How to Avoid December Burnout

    “The most successful people I know have a narrow focus, protect themselves against time-wasters, say no to almost everything.” — Derek Sivers, Hell Yeah or No

    Most people burn out in December. They try to finish everything on their to-do list while planning gift shopping, travels, and family holidays at the same time.

    I’ve seen it again and again with entrepreneurs and writers I work with. If you attempt to ‘do it all’, you will 99% fail. You will feel bad during the holidays because you have too many unfinished tasks. Or, you indeed get most of it done, but with questionable quality —and you’ll likely burn out. Your holidays will start with a mental and physical crash.

    Do you feel worried or stressed when you read this?

    Here is a simple but effective method to avoid December burnout:

    Do one thing.

    Decide what’s most important in December. Then do that one thing.

    If you’re used to being busy, you might feel that this is an outrageous proposition.

    Can you let yourself off the hook and tap into self-kindness? Can you allow yourself to work towards quality instead of quantity? Do less, but better.

    “A limit-embracing attitude to time means organizing your days with the understanding that you definitely won’t have time for everything you want to do, or that other people want you to do.” — Oliver Burkeman, Four Thousand Weeks

    Here are three steps to shift your mindset and plan out your December goals in a better way.

    Step 1: Envision your Future Self end of December

    Take a deep breath and envision the Future You on December 31st. How will you feel?

    Are you going to feel drained, unfulfilled, and upset about all the half-finished tasks you didn’t complete? Did you sneak out from family festivities to secretly work during the holidays? On December 31st, are you worried you might start 2023 drained and defeated?

    Take a deep breath. It doesn’t have to be this way. How about this scenario instead?

    On the last day of the year, you look back and feel accomplished because you finished that one thing. You were focused. You spent the holidays guilt-free, liberated from all the little things that cause busyness and stress. You feel you’ve made a mindset shift towards quality over quantity. And best of all, you preserved your energy to start 2023 with a bang!

    Where do you want to be? You can train your brain, this December, to learn to focus on what matters, recover regularly, and preserve your energy.

    Here’s a six-minute goal-setting exercise to get started.

    Step 2: Pick the ‘one thing’

    If you could do only one thing, but do it well and without stressing out, what would that be? What’s the one thing you want to get done by end of the year — no excuses?

    Set a timer for 3 minutes and write it down on a post-it. What exactly does finishing mean? What will it look like when it’s done? Where will you submit that finished project? Be as clear as possible, then hang it above your desk.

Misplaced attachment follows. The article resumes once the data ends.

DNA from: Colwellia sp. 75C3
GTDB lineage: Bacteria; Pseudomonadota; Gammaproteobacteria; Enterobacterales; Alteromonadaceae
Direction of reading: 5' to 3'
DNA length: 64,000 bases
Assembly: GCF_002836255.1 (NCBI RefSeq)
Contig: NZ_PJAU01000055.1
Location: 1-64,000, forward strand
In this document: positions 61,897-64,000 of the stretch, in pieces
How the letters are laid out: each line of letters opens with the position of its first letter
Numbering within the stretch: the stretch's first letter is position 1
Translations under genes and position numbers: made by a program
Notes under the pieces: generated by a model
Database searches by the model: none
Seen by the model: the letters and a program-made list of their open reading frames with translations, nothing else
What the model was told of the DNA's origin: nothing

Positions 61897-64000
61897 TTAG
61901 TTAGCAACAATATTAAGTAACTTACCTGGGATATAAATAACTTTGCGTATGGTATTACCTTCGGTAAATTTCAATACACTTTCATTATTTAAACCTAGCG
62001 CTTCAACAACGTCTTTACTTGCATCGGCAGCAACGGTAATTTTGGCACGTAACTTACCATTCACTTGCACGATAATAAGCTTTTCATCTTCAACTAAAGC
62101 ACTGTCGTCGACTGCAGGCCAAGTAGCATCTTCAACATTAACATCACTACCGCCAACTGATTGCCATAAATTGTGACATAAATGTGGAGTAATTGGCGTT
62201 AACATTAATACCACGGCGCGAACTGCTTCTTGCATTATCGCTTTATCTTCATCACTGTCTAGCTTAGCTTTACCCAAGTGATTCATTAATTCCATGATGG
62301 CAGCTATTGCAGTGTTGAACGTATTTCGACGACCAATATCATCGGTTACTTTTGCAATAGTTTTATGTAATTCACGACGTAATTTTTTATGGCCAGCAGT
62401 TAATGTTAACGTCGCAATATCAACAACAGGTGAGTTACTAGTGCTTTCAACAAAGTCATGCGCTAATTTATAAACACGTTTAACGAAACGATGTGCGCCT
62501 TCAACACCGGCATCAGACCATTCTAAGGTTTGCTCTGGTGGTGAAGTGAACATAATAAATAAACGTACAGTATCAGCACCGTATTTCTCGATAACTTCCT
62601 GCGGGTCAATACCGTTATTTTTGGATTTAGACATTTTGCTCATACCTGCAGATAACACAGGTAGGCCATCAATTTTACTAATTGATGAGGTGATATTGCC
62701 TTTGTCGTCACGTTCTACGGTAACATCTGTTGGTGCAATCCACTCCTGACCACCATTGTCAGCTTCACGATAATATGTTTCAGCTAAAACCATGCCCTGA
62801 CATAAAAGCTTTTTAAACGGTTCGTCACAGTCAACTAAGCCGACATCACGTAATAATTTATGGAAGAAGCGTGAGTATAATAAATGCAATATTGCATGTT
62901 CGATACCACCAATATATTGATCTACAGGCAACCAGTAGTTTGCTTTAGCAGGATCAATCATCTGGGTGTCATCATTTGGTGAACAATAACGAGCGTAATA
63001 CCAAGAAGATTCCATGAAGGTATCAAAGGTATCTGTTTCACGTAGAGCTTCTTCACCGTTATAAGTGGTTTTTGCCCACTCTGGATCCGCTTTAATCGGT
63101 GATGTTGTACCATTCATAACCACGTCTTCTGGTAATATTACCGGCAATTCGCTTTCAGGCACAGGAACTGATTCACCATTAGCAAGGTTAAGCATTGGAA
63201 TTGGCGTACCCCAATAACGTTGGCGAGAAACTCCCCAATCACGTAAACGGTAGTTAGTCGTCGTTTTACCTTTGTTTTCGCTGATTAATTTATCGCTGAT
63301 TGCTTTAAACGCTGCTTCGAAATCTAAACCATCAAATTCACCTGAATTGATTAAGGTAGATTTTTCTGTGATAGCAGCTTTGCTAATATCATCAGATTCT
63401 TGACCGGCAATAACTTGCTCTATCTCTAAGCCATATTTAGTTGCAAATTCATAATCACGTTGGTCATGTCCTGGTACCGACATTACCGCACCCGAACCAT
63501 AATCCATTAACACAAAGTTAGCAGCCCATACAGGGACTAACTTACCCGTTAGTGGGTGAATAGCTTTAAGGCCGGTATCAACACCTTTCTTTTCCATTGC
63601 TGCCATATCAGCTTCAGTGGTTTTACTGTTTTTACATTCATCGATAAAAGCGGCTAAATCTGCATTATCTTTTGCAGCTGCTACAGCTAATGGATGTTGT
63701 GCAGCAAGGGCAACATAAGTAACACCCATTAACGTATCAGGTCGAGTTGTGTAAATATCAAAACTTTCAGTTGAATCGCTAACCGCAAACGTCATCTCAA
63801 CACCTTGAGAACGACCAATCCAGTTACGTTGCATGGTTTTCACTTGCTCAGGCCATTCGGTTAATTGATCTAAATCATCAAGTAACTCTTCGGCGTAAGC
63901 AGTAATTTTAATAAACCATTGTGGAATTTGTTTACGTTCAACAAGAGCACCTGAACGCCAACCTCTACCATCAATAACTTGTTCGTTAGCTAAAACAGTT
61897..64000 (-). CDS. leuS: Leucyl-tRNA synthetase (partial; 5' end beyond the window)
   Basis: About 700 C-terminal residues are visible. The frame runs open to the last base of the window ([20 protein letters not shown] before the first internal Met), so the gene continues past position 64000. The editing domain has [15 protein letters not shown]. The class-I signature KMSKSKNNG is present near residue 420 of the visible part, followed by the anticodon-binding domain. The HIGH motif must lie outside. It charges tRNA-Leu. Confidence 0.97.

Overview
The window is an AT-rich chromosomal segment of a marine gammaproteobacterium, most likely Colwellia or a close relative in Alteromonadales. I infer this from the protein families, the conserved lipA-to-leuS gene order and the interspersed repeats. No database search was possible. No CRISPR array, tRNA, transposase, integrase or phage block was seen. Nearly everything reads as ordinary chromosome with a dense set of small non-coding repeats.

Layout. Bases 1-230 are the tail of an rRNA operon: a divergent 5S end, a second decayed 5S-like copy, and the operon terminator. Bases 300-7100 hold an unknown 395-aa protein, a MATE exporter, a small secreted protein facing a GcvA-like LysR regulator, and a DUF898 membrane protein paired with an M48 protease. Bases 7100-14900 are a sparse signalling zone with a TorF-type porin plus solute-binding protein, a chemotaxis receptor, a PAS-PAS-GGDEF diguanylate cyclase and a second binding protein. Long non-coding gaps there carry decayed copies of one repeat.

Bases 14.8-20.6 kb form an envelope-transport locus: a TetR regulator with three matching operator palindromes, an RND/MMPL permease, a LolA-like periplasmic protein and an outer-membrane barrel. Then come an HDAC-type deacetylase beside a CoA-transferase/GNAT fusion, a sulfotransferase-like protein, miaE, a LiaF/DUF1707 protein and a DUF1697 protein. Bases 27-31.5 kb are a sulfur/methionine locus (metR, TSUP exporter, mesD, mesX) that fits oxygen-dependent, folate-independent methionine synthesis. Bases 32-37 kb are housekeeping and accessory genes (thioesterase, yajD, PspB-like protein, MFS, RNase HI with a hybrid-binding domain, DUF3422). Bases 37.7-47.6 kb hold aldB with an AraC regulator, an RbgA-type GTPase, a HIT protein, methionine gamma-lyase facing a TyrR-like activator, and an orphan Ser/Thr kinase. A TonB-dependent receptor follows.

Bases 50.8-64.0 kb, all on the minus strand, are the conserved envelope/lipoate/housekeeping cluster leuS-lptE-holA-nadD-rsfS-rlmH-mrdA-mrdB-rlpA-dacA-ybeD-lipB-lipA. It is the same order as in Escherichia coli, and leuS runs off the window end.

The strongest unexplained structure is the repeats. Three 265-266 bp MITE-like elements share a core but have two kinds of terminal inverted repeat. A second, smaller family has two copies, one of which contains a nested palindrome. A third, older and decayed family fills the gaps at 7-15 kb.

My one thing for December is:


    Then make a weekly plan with clear deadlines to get that thing done, step by step. Put these deadlines on your calendar. Can you already envision how you are finishing it, with focus, flow, and ease?

    Do you still feel uncomfortable leaving out all the rest? It’s hard, I know.

    Take a deep breath, lift up your shoulders and then let them settle back down while you breathe out. Repeat two times.

    Imagine your best friend, your child, or someone you care about. You see them struggling throughout December, stressed out, without enjoying the last month of the year. If they asked you for advice, wouldn’t you help them find the self-kindness to concentrate on only one thing? What would you say to them to help them bring up the courage to drop everything else?

    Can you, now, turn toward yourself and do the same?

    Here’s another exercise that will give you some relief — you are allowed a few bonus tasks in December.

    Step 3: Select bonus tasks

    Since it’s so hard to stick to the ‘only one thing’ rule, here’s a step to ease your mind. Make a short list of bonus tasks that are manageable, small, and don’t distract you from your big goal.

    Schedule them during low-energy times. For example, I write my content in the morning, and I do admin and marketing in the afternoon when I find it harder to write in flow.

    Don’t overdo that bonus list. It’s only here for you in case you have time left during your work day. The better decision is, always, to do one thing, and then recover and do nothing else.

    Take 3 minutes and write your bonus list — and note the date when in December you can fit these goals in.

    Bonus task list:




    Again, take a few breaths, and see if you can allow yourself to see them as icing on the cake — you don’t have to actually do them. It’s a bonus.

    Again, don’t sneak them onto your bigger list. In fact, if you can tell yourself on December 31st that you ignored all bonus goals, but you finished that one thing that was important to you, you have achieved a mindset shift!

    How does it feel in your body to know that you only have one thing to do in December? Will you be courageous? Will you give yourself the space to focus on what matters, and practice letting go of ‘doing it all’?

    Declutter your to-do list with this free Goal Filter tool.

    Photo by Surface on Unsplash

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